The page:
After lunch the wind turned to North/Northwesterly and we could continue our sailing south. We left just 10 minutes before Linnea, and the advantage of sailing together is that you can actually take some shots of the whole boats when you are out sailing! Since Linnea is more of a racing boart she of course passed us after an hour or so. We had really nice winds as soon as we got further out at sea, but Mouni slows down if you have the wind straight from behind.
After another great day on the water we arrived to our second harbour in Portugal – Póvoa de Varzim. Anders and Tryggve had invited us over for dinner and I´m pretty sure there is nothing nicer than climbing over to a neighbour boat for a three course dinner just half an hour after tying up the boat after a day on the sea. No cooking, no dishes, just a night with friends and entertainment. These guys actually wrote us a song in our guest book, based on the Swedish song “Vem kan segla förutan vind” (Eng: Who can sail without wind?). When we heard that Anders had a ukulele onboard, Jens brought the flute over and just like that we had a band 😉
We didn’t know much about Póvoa de Varzim, but we got a link from a friend of a fellow cruisers´ youtube-video about his experiences here called “Where boats come to die”. There definitely were some real wrecks on the dry here, but also beautiful ships. The old town is just by the Marina and just as Viana do Castelo it has a lot of nice buildings, cafe´s and shops. There are beaches all along Póvoa and the heritage of working on the sea can be seen on many places, especially the artwork on the tiles. There was even a picture of a traditional sailboat on the decorative tile on the church!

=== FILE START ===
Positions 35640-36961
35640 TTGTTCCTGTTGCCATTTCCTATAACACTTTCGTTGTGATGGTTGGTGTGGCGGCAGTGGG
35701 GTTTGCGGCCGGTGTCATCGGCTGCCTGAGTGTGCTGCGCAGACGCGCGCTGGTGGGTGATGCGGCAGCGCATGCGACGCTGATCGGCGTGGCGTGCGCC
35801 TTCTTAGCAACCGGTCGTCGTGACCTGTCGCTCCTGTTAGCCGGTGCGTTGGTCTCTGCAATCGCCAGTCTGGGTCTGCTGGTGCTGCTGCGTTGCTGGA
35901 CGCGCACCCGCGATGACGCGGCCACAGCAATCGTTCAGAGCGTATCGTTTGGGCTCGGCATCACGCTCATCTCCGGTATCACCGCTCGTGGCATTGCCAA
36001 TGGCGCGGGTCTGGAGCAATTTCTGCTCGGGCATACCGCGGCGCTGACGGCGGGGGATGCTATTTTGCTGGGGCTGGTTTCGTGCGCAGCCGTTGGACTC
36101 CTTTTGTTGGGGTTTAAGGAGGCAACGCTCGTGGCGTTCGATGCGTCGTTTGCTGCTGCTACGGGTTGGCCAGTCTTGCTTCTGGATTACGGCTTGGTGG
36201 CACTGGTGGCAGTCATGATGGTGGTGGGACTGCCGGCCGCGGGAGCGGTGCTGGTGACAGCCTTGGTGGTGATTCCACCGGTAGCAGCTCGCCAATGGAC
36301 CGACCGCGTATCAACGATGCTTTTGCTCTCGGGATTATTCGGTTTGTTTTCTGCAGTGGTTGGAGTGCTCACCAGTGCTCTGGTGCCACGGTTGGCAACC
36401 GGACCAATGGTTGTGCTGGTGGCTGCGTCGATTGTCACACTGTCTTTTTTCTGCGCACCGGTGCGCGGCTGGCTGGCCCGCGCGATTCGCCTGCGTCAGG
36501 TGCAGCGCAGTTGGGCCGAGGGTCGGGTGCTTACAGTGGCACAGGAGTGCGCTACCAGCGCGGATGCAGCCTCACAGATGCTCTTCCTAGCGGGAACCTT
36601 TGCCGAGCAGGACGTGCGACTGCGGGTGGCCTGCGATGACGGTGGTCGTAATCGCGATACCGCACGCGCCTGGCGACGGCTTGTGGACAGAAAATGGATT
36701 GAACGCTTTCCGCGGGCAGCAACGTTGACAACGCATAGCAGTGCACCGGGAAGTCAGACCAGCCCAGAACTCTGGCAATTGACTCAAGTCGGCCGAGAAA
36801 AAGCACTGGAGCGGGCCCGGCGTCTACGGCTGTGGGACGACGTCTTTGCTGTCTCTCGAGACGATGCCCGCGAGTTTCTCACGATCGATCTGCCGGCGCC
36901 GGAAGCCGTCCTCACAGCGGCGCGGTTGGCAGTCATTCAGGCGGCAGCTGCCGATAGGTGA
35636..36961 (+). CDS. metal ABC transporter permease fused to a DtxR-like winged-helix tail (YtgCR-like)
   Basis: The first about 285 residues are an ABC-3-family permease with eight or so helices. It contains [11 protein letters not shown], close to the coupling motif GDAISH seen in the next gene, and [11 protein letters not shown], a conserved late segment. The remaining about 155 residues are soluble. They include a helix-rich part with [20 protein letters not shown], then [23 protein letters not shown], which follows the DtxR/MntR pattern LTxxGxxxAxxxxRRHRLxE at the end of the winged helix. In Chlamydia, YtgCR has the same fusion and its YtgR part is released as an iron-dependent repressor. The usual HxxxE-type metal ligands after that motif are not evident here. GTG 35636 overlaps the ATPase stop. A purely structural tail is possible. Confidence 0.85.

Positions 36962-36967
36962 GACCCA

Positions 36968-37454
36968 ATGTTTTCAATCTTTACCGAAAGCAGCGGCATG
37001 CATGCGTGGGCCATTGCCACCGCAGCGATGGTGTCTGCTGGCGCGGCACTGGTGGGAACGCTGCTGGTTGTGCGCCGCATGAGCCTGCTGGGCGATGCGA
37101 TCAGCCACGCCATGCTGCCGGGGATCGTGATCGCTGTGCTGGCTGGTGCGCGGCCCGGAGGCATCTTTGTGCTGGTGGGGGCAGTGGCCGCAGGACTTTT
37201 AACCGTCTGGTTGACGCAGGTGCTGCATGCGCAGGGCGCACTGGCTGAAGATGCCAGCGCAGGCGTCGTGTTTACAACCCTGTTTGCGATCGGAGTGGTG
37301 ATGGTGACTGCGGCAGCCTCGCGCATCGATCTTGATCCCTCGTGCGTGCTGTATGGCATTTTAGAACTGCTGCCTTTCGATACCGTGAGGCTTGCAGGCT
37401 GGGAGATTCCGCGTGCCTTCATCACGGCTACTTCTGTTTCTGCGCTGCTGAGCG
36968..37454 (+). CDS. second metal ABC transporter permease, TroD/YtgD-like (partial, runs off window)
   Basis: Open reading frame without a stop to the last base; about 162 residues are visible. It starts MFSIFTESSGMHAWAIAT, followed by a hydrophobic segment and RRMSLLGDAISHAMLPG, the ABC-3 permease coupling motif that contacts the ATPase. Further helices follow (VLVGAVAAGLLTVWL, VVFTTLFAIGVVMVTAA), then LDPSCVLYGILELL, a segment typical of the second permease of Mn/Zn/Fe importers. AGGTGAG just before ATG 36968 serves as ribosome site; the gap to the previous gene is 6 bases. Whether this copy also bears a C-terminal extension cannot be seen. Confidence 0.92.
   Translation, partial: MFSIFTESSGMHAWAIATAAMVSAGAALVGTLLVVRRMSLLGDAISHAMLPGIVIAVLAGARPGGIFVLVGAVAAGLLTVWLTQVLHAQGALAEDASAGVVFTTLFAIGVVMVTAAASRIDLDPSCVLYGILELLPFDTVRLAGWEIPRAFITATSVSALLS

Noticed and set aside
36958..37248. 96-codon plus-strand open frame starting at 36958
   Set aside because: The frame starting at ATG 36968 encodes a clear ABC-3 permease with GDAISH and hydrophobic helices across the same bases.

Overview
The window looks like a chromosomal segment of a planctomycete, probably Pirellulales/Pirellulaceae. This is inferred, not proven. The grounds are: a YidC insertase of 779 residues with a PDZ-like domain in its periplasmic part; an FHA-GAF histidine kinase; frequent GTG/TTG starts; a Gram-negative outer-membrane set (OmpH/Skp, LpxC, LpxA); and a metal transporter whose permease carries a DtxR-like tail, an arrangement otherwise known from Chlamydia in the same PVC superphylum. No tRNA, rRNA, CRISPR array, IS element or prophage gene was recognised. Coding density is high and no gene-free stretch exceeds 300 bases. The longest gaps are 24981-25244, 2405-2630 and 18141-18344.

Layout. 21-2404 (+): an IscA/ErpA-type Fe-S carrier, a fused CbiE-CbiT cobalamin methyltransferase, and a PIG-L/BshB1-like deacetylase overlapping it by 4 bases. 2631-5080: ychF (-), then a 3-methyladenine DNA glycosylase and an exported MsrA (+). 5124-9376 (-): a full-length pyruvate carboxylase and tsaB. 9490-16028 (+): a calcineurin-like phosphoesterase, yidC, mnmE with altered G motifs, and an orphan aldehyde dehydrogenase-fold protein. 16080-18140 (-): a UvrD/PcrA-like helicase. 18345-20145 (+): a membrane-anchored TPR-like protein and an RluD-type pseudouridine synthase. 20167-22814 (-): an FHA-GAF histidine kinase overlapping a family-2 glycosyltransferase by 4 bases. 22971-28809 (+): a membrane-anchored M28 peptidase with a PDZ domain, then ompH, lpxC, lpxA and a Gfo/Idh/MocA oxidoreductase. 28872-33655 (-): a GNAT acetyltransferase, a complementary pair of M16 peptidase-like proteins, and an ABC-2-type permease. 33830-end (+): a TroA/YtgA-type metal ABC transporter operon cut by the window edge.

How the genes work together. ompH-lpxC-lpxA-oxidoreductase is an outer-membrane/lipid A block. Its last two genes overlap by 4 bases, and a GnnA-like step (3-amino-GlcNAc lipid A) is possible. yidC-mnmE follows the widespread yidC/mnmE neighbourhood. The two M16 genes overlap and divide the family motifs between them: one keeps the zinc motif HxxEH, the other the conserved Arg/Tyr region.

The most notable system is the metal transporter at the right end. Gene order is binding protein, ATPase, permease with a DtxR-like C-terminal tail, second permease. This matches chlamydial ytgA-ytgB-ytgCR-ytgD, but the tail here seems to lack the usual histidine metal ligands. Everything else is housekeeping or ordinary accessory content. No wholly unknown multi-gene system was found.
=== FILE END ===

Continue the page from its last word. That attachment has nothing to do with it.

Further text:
Besides enjoying the town we made sure to treat Anders and Tryggve with some cooking too, but it was hard to get even since Anders knocked on our boat every morning to hand over a bag of fresh bread… Póvoa de Varzim was also the town that our ways would part, as Anders was leaving the boat to fly home and we continued south towards Leixões/Porto. More about that next time!
NOTES FOR SAILORS
There was a dramatic increase of fishing buoys as we entered Portugal, we basically had to sail zigzag between them and wouldn’t recommend sailing closer than 10-15 miles from shore without constant lookout or enter a harbour by night. There aren’t many sheltered harbours along the Portuguese coast so it requires some extra planning and a careful look at the weather forecast. Sometimes there is no shelter to be found in less than 70 miles., especially since a lot of the harbour can’t be entered in high seas (a lot of them close the entrance). Viana do Castelo is a friendly harbour with good shelter and close to the city. To get in they need to open a walking-bridge but if the marina does not reply on the VHF there is a waiting pontoon outside (we paid 13,57€). Póvoa de Varzim is a rather large harbour a little bit south of the city center, it has reasonable shelter but when we stayed there during a period of strong southwesterly winds it was rather bumpy and noisy. It cost 15 €/night for our boat.